It just so happened that our epic camping trip (epic for its distance, rather than its length) was scheduled for July. Naturally I went yarn hunting so that I could take this project with me as EZ recommends. However, my quest for "fine wool" was a little more fraught than hers. I wanted to buy some from a local store because I had left things a bit late and I couldn't be sure that an online company's shipping would be fast enough. I went to Joann Fabric where I am so well known that if I get a haircut, the employees compliment me on it and vice versa. Joann's has a respectable yarn department, though not exemplary. By which I mean that they have yarn that contains actual wool, with a small but solid selection in wool, wool-blends, and cotton. They also have more acrylic than all the other types of yarn combined, but I am mostly willing to overlook that. However, on this occasion, I came up empty. I was looking for a fingering weight yarn, which is the weight used most commonly for socks and all their selections were striped, which looks charming on socks and would very strange indeed on a shawl. Shawls get progressively bigger from their starting points; socks do not.
The next day Mei-Mei was in need of an adventure, so I carted her off to Genuine Purl, a shop in Chattanooga that has delightful yarns. However, no solid fingering weight anywhere at all. I had no idea this would be such a difficult thing to find. The only lace weight (smaller than fingering weight) yarn they had was extremely fine, and my goal for this shawl was that it would be actually useful for keeping me warm in winter, not just a thing of delicate beauty. Besides which, you cannot knit as quickly with very fine yarn, which makes me impatient. It seemed, then that the only choice was to go up, which I did reluctantly, because it felt like I was straying rather far from EZ's instructions. But I found some Berroco Vintage DK yarn, which is a good basic yarn, very economically priced, particularly for Genuine Purl, which tends towards the gorgeous and expensive.
I can't believe I have talked so long about picking out a yarn. I hope you're still reading.
EZ's circular shawl is fascinatingly simple. Starting with 9 stitches in a circular cast-on, you follow the theory of pi, "the geometry of the circle hinging on the mysterious relationship of the circumference of a circle to its radius. A circle will double its circumference in infinitely themselves-doubling distances, or in knitters' terms, the distance between the increase rounds, in which you double the number of stitches, goes 3, 6, 12, 24, 48, 96, and so on ..."
Get it? The first round has 9 stitches, then you double the number of stitches by increasing between each stitch and you have 18 stitches. Then you knit 3 rounds and then an increase round, and you now have 36 stitches, and so on.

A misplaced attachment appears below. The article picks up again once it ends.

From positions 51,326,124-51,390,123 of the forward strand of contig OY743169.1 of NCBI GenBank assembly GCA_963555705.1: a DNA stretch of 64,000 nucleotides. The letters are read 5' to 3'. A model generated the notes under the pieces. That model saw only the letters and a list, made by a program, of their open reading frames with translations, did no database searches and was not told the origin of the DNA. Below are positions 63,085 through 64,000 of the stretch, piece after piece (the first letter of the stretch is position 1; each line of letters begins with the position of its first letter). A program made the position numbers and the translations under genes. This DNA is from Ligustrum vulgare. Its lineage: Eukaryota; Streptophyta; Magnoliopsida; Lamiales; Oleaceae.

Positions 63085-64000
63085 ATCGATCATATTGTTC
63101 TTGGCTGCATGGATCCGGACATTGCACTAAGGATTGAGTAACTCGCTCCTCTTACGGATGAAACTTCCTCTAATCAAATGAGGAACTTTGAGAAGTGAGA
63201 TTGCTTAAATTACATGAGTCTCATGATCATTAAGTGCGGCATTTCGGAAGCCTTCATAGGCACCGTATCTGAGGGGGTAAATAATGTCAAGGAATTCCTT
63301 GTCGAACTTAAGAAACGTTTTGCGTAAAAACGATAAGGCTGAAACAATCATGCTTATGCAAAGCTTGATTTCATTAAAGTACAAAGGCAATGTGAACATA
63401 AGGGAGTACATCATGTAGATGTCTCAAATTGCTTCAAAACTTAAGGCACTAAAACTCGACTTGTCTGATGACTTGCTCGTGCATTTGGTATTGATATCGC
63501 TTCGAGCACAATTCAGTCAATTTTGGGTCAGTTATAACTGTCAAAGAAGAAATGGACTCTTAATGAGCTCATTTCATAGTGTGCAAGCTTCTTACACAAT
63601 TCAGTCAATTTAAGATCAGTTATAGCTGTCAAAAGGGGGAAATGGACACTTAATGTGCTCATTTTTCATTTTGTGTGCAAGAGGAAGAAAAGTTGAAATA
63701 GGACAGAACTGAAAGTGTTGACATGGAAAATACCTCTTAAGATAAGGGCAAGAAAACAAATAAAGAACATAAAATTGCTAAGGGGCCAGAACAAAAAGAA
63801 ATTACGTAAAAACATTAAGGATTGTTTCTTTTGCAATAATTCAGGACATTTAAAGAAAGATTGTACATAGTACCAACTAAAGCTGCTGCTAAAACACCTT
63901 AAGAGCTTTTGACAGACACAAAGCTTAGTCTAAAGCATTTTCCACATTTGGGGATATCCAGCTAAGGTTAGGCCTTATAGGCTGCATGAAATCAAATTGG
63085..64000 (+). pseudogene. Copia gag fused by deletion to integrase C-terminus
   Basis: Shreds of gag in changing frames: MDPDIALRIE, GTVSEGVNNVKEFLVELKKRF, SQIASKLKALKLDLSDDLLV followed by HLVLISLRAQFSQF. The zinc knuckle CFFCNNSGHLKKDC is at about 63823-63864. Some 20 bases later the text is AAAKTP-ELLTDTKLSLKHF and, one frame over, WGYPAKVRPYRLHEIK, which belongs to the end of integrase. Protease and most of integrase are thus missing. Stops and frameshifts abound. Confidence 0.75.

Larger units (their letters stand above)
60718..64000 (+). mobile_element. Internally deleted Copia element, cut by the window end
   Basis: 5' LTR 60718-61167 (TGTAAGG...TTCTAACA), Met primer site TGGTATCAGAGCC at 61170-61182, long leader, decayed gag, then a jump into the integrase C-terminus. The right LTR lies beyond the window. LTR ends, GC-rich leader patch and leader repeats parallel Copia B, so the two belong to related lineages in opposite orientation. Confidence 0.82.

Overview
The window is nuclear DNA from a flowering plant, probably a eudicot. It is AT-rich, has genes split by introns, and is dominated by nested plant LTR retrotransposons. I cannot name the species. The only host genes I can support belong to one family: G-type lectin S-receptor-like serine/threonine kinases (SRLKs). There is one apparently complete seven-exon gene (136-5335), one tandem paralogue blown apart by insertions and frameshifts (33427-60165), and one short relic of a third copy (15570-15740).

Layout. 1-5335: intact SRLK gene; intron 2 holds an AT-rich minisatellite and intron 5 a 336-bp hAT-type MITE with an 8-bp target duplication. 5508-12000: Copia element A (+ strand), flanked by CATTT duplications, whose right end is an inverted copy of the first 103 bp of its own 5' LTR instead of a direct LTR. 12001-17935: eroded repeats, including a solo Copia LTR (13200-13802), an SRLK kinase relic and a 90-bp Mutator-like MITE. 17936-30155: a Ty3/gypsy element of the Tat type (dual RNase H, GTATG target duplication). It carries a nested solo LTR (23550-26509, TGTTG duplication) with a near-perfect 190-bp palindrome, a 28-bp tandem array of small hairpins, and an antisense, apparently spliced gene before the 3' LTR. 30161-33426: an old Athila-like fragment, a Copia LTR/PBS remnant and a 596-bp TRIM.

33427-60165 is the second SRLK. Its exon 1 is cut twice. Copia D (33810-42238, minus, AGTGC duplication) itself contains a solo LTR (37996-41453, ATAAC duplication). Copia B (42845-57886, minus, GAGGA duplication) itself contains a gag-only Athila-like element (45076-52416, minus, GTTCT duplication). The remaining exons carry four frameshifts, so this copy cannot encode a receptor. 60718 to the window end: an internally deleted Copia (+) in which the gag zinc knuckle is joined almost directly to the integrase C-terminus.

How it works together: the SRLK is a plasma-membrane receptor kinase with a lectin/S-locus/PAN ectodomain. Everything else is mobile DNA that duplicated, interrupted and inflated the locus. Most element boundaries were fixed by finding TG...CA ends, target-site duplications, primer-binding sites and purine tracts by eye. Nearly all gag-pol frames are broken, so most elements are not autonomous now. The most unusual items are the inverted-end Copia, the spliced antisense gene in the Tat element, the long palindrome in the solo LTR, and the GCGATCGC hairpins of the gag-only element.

There are amazing things that you can do with lace patterns with a circular shawl, and many have done so. Go look at this one, or this one, or this one. They are works of art created from sticks and string. Which is lovely, but ... not what I was looking for. A circle is perfect for creating a beautiful design, but for wearing? I am not sold. I am convinced that I would look like a granny in her rocking chair before the fire, wearing a circular shawl. I could be wrong, but on a project this large, I was disinclined to take chances. I decided, instead, to do a half-circle shawl, still using the pi principles laid out by EZ. In addition to being more wearable, a half-circle, it seemed to me, would take half the time of a whole circle.
I trudged through miles and miles of plain stockinette, wondering on occasion if I was knitting a maxi dress, or perhaps a table cloth. When I finally got to the end, I took EZ's advice to knit a sideways lace border. The edge of a circular shawl must be very very stretchable. In knitting a lace border you cast on more stitches for your border, which you knit back and forth on the border and every other row you knit one stitch from the shawl and one stitch from the border together. It takes an AGE. But it makes a nicely stretchy edge and it's a pretty way to finish off a plain shawl.
You are a very loyal and patient reader, to listen to me for so long, so I shall reward you with pictures. It starts out looking rather insignificant ...
|How is this ever going to be a half-circle?|
... and then you block it, by wetting it with warm water and pinning it flat, and magically, it turns into something very worthwhile.
|Do you see the pi?|
Peculiarly, I found it extremely difficult to block this into a perfect half circle. It seems as though the edges are much more willing to stretch than the body. After blocking, I decided to put a garter stitch border on the straight edge because it was wanting to curl. This meant that afterwards I needed to block just the top edge when I was finished, and it being late in the day in July, I naturally decided that it made the most sense to block it outside, on couch cushions. Otherwise, I would have had a large, damp shawl taking up the half the bed for the next several hours.
What? Don't YOU have knitwear drying on your lawn? On couch cushions? In the middle of summer?
Here I am wearing it in the traditional manner ...
... and here I am wearing it in the blanket-as-scarf style.
I think I will get a lot of use out of it, come wintertime.
Someday, when I am very rich and have large walls to fill with art, I want to knit a lace circular shawl and frame it. At the moment, a 72" piece of art would take up rather too much room.